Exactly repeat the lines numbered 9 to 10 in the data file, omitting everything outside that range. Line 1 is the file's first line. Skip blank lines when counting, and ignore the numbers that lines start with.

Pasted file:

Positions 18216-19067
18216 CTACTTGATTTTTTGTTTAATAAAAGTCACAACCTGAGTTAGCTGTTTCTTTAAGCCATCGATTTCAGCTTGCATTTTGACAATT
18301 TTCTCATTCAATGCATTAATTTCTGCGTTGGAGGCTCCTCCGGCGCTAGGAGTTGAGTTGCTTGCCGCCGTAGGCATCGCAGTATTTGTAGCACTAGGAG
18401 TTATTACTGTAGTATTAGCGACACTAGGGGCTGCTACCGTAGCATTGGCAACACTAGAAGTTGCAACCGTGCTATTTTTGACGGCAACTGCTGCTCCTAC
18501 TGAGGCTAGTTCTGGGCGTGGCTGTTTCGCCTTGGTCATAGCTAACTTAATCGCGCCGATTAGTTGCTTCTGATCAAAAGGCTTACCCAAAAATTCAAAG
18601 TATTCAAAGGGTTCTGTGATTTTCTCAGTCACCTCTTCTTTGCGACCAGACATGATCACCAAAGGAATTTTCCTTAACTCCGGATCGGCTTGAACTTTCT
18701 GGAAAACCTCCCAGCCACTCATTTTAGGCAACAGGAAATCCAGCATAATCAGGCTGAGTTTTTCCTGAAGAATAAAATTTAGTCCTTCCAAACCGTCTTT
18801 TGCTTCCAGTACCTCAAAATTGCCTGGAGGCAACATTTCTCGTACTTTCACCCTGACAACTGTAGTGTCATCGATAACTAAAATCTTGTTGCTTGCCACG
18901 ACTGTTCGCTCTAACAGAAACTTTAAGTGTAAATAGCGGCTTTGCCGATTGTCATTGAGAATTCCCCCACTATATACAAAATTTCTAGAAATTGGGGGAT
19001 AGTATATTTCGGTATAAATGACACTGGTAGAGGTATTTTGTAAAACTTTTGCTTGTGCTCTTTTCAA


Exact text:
18901 ACTGTTCGCTCTAACAGAAACTTTAAGTGTAAATAGCGGCTTTGCCGATTGTCATTGAGAATTCCCCCACTATATACAAAATTTCTAGAAATTGGGGGAT
19001 AGTATATTTCGGTATAAATGACACTGGTAGAGGTATTTTGTAAAACTTTTGCTTGTGCTCTTTTCAA